Emotional stress in synthetic speech

Progress and future directions

Iain R. Murray, John L. Arnott, Elizabeth A. Rohwer

Research output: Contribution to journalArticle

28 Citations (Scopus)

Abstract

Current text-to-speech systems have very good intelligibility, but most are still easily identified as artificial voices and no commercial system incorporates prosodic variation resulting from emotion and related factors. This is largely due to the complexity of identifying and categorising the emotion factors in natural human speech, and implementing these factors within synthetic speech. However, prosodic content in synthetic speech is seen as increasingly important, and there is presently renewed interest in the investigation of human vocal emotion and the expansion of synthesis models to allow greater prosodic variation. Such models could also be used as practical tools in the investigation and validation of models of emotion and other speech-altering stressors. This paper reviews progress to date in the investigation of human vocal emotions and their simulation in synthetic speech, and requirements for future research which is required to develop this area are also presented.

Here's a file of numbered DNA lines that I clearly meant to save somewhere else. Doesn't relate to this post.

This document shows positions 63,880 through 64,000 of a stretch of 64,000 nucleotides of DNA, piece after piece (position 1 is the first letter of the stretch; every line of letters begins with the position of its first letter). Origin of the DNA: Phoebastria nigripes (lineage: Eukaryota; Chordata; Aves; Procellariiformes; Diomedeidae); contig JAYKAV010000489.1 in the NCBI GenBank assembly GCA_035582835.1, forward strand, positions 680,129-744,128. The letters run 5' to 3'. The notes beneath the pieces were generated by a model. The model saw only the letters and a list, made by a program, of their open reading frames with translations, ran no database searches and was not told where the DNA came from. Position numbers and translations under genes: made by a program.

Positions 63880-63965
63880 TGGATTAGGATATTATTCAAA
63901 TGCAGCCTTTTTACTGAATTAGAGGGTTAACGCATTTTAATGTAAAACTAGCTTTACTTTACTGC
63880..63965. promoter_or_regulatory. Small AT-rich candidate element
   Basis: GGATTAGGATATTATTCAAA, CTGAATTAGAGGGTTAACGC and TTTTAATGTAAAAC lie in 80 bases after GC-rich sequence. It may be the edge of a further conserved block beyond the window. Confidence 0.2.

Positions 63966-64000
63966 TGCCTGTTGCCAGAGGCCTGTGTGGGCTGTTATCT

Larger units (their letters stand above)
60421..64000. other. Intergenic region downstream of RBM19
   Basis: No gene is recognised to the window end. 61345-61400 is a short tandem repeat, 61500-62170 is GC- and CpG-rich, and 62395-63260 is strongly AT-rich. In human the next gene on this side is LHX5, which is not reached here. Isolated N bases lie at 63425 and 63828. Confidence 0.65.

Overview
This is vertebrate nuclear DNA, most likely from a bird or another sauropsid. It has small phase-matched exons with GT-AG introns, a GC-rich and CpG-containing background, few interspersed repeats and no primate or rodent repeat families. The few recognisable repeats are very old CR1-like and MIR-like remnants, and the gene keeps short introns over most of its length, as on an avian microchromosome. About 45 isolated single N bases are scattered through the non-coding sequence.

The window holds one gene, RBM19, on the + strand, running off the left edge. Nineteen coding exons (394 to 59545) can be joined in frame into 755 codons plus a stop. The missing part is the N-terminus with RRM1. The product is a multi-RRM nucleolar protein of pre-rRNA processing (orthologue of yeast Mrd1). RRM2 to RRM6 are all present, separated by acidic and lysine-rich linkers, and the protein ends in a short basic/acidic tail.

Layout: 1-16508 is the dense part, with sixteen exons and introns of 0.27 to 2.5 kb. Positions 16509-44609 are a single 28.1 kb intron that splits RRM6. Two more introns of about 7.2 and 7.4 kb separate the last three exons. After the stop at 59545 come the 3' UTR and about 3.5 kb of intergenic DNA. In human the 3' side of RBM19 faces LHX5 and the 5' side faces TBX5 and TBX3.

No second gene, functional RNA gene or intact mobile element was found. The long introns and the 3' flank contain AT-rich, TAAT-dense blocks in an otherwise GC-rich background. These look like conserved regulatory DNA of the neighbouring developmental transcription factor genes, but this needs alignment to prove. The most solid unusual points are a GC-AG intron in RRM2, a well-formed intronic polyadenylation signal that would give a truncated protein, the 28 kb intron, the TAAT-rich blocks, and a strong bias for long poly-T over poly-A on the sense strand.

Original languageEnglish
Pages (from-to)85-91
Number of pages7
JournalSpeech Communication
Volume20
Issue number1-2
DOIs
Publication statusPublished - Nov 1996

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emotion
Text-to-speech
Speech intelligibility
Emotion
Speech
Model
Synthesis
Requirements
simulation
Human
Simulation

Cite this

Murray, Iain R. ; Arnott, John L. ; Rohwer, Elizabeth A. / Emotional stress in synthetic speech : Progress and future directions. In: Speech Communication. 1996 ; Vol. 20, No. 1-2. pp. 85-91.
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Emotional stress in synthetic speech : Progress and future directions. / Murray, Iain R.; Arnott, John L.; Rohwer, Elizabeth A.

In: Speech Communication, Vol. 20, No. 1-2, 11.1996, p. 85-91.

Research output: Contribution to journalArticle

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